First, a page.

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Headword: Kalamitês
Adler number: kappa,197
Translated headword: Kalamites, Calamites; reed-like
Vetting Status: high
Either in reference to the stalk of the grain; or a proper name. And Demosthenes in the [speech] On the Crown [writes]: "in the shack next to the hero Kalamites."[1]
And the feminine form [is] Kalamitis.[2]
"[She] cherished the grasshopper for two years."[3] Meaning loved [it].[4]
Greek Original:
Kalamitês: ê epi tês kalamês tou sitou: ê kurion onoma. kai Dêmosthenês en tôi huper tou Stephanou: en tôi klisiôi tôi pros tôi Kalamitêi hêrôï. kai thêlukon hê Kalamitis. dissous es lukabantas ephilato tên kalamitin. anti tou ephilêsen.
[1] Demosthenes 18.129 (web address 1 below). There is some debate over the identity of "the hero Kalamites" (tw=| Kalami/th| h(/rwi). This may be a physician or bone-setter (one who uses splints, ka/lamoi) named Heros who is mentioned in Demosthenes 19.249. Alternatively it may be a hero named "Kalamites", possibly identical with the Lycian "Hero [Author, Myth] Physician". See Essay 6 in Goodwin's edition of Demosthenes: also Bonner (below) pp. 43-48.
[2] Either a woman's proper name or the noun meaning "grasshopper", derived from the insect's presence in grain fields among the stalks (kala/mai).
[3] Greek Anthology 7.198.5 (Leonidas of Tarentum), an epitaph for Philaenis's pet grasshopper; see also epsilon 3926 which quotes this line. Also refer to Gow and Page (vol. I, 114), (vol. II, 330-332), and another extract from this epigram at tau 1159. Gow and Page (vol. I, 114) note that here the Anthologia Palatina (AP) transmits kalami/thn, the masculine accusative singular form of the headword. However, Gow and Page (ibid.) follow the AP scribe designated C (the Corrector) and the Suda in reading kalami=tin, the feminine form, which is not found elsewhere, and has puzzled scholars both ancient and modern; cf. Gow and Page (vol. II, 331) and the previous note. Indeed, Paton (113) translates this noun as "a thing that looked like a straw".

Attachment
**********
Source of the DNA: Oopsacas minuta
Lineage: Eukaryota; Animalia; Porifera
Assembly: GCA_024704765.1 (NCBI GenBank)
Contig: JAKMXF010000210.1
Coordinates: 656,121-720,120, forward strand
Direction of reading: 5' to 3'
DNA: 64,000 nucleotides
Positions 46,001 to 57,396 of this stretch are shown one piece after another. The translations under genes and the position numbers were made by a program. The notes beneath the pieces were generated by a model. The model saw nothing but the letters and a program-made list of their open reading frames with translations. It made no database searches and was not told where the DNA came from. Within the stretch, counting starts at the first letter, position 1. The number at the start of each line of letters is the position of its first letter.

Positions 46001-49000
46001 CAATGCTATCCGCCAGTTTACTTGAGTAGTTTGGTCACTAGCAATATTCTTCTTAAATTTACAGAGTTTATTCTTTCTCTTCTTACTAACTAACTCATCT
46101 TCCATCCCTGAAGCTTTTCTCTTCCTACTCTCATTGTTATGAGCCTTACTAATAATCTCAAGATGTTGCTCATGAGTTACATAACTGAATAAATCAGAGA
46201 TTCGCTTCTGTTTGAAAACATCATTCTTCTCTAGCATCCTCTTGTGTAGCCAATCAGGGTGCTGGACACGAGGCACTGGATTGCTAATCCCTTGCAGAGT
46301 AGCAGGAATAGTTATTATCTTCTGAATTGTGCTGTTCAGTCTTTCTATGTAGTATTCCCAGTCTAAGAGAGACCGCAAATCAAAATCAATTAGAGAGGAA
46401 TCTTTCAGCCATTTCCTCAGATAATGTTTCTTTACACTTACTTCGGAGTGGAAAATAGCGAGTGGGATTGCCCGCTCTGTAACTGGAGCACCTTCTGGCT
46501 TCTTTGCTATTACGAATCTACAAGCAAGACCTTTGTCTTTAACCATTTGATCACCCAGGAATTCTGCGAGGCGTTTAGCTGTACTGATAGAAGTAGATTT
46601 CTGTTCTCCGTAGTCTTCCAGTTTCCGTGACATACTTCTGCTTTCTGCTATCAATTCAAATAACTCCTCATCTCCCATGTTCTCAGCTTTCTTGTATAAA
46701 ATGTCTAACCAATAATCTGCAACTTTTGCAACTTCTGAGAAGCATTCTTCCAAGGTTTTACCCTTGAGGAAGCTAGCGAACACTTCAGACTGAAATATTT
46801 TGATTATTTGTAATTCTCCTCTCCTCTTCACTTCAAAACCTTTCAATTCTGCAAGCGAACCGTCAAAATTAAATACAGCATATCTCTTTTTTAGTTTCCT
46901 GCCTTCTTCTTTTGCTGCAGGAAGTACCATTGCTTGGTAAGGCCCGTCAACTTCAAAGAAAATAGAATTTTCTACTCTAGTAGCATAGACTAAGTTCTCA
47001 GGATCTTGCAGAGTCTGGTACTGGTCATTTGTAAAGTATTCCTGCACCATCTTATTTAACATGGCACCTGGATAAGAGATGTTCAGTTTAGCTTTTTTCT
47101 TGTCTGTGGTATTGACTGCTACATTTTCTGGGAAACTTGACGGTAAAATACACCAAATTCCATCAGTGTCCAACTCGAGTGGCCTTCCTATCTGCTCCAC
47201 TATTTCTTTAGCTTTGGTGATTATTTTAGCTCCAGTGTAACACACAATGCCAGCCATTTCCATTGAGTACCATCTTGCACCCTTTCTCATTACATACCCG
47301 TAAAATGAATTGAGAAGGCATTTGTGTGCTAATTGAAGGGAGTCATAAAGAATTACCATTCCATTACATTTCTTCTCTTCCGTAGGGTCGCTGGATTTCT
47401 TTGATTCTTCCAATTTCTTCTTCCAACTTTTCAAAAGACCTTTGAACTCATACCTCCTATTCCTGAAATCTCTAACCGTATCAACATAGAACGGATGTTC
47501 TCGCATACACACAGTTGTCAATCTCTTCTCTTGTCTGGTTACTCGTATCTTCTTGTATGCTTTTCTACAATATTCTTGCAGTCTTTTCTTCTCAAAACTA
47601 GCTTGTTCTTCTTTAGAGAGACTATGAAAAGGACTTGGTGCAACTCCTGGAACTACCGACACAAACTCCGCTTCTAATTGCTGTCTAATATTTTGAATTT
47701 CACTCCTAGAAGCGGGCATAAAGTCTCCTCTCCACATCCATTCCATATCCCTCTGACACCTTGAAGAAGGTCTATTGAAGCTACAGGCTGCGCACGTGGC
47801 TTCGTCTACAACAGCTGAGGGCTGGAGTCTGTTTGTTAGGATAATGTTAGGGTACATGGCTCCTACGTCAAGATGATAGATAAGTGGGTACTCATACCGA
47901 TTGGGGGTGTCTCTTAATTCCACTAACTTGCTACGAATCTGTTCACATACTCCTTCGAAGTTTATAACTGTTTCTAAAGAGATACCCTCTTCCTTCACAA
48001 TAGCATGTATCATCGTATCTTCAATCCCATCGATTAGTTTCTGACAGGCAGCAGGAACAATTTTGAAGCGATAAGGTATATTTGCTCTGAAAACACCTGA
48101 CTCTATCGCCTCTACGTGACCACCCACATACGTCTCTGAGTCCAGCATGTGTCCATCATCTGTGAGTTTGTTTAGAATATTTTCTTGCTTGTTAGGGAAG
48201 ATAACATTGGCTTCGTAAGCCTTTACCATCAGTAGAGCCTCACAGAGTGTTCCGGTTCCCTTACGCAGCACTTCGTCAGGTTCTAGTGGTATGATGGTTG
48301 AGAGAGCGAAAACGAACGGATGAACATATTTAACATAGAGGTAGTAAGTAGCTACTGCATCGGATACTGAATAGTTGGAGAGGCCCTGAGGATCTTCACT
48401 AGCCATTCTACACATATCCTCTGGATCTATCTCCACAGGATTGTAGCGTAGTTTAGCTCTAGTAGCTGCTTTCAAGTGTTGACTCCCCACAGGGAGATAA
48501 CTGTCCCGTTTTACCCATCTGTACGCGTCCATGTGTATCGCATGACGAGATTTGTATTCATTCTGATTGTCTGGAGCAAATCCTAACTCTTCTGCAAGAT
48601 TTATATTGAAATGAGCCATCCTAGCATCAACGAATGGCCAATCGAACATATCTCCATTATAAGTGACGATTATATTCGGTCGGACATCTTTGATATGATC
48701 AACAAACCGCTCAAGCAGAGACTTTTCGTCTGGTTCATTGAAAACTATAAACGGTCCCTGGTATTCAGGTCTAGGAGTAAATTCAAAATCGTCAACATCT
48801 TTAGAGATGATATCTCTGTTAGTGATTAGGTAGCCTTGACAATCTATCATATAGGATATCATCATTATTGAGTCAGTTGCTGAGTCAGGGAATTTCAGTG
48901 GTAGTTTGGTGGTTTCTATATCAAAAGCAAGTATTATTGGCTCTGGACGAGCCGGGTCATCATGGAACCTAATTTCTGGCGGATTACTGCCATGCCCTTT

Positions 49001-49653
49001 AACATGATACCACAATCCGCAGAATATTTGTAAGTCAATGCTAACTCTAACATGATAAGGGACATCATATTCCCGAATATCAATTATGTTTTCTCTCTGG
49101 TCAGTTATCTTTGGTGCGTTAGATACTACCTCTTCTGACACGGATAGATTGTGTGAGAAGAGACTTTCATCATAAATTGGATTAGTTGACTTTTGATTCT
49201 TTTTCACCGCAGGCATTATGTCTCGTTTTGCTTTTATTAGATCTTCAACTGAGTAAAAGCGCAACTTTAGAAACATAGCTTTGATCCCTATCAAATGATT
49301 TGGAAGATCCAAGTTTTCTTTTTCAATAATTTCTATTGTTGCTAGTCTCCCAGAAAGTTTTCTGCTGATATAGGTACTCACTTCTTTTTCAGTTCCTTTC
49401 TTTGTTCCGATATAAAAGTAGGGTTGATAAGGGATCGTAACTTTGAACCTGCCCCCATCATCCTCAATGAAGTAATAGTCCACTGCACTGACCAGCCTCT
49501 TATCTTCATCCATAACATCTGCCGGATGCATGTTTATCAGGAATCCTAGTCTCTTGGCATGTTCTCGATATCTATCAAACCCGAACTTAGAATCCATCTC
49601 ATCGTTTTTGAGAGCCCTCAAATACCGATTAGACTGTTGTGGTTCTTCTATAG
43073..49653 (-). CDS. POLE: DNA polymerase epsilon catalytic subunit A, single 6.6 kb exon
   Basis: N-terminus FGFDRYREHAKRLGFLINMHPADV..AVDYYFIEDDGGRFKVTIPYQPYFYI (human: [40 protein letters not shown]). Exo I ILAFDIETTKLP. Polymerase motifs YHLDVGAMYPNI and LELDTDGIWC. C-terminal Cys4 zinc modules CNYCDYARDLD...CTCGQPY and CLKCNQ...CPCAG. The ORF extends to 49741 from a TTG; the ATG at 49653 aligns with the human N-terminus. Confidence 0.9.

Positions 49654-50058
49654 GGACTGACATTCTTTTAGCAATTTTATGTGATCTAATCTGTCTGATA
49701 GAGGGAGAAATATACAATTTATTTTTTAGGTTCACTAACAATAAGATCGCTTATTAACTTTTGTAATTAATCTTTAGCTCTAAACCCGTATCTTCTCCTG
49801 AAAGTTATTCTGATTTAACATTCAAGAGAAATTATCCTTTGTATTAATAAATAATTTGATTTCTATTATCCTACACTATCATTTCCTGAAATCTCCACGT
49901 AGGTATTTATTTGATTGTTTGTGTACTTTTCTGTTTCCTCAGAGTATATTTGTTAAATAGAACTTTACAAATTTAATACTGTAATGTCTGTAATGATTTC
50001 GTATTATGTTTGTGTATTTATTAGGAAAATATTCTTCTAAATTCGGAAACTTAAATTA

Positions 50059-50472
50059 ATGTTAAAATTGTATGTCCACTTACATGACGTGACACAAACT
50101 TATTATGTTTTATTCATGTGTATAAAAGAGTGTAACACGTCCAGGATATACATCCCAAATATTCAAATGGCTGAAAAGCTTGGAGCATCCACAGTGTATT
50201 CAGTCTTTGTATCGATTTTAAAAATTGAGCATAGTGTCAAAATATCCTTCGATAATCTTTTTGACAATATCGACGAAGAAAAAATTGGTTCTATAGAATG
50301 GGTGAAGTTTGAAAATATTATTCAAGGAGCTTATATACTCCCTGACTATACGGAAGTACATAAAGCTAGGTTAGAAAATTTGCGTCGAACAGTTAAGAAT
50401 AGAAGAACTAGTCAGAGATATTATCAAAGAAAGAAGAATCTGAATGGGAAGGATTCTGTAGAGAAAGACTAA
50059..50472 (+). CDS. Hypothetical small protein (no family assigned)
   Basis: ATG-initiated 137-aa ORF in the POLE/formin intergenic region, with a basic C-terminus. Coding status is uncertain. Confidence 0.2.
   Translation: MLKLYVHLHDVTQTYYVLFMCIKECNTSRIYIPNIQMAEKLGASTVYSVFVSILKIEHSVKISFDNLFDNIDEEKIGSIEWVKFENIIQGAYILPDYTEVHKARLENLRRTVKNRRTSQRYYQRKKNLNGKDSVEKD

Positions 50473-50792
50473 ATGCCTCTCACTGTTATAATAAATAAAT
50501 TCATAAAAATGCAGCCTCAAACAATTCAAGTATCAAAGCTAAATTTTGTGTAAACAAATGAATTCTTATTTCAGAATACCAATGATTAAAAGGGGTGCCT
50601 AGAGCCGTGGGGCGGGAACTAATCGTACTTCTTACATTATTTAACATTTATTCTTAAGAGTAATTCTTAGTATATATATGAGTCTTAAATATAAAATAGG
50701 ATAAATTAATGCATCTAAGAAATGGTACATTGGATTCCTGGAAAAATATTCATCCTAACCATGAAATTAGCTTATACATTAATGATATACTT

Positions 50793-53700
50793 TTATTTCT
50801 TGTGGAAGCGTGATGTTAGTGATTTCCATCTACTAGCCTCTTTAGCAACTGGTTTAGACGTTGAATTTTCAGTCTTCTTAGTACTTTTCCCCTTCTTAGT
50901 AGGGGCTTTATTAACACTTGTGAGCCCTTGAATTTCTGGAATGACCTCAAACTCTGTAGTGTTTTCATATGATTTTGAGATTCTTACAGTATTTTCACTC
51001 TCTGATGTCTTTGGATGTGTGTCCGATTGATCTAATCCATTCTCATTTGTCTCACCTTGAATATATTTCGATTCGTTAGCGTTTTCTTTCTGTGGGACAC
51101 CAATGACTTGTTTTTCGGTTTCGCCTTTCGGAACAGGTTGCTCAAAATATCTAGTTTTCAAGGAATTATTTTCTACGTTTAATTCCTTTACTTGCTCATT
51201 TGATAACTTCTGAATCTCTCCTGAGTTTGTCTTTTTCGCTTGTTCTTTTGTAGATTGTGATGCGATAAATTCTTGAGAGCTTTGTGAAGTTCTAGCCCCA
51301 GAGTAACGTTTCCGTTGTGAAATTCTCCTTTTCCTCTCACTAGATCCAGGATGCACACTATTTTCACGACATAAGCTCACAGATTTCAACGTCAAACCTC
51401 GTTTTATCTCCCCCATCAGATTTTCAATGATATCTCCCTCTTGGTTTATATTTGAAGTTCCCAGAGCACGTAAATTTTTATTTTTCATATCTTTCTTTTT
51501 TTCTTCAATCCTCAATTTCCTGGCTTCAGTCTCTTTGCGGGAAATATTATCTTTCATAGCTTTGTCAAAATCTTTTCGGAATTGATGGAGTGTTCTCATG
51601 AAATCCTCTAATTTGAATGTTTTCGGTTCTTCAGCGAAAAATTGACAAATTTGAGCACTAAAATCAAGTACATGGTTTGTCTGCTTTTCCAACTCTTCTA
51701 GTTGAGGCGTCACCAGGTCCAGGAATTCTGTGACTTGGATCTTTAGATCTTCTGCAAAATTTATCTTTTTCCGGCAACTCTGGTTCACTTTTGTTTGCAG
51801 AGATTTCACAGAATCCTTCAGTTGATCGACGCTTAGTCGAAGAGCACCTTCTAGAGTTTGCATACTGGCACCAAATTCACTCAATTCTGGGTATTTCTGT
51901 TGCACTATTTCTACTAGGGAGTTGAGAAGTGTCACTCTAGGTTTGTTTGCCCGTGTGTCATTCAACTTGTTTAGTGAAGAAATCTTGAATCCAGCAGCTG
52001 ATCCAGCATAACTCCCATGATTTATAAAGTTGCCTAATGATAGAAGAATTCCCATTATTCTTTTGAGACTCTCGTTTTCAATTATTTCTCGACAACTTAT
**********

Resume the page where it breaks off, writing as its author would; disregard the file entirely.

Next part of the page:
[4] The form quoted from the poem is e)fi/lato, a form of the third person singular, aorist middle indicative, common in epic. The entry glosses this with the Attic form of the verb more common in classical and later Greek literature.
See also kappa 194 and kappa 198.
Campbell Bonner, "Notes on a Certain Use of the Reed, with Special Reference to Some Doubtful Passages," Transactions and Proceedings of the American Philological Association, Vol. 39, (1908), pp. 35-48
A.S.F. Gow and D.L. Page, eds., The Greek Anthology: Hellenistic Epigrams, vol. I, (Cambridge, 1965)
A.S.F. Gow and D.L. Page, eds., The Greek Anthology: Hellenistic Epigrams, vol. II, (Cambridge, 1965)
W.R. Paton, trans., The Greek Anthology, vol. II, (London, 1919)
Associated internet address:
Web address 1
Keywords: agriculture; botany; definition; dialects, grammar, and etymology; medicine; poetry; religion; rhetoric; women; zoology
Translated by: Jennifer Benedict on 10 March 2008@04:48:41.
Vetted by:
David Whitehead (another keyword; tweaks and cosmetics) on 10 March 2008@08:58:11.
Catharine Roth (added bibliography) on 19 May 2008@15:59:39.
David Whitehead (tweaking) on 23 January 2013@08:47:17.
David Whitehead (coding) on 29 April 2016@04:14:31.
Catharine Roth (tweaked note) on 21 March 2019@16:05:55.
Ronald Allen (punctuation typo n.2) on 28 December 2020@15:54:46.
Catharine Roth (cosmeticule) on 29 December 2020@00:49:43.
Ronald Allen (expanded n.2, added to bibliography, added cross-reference) on 11 March 2021@17:15:53.


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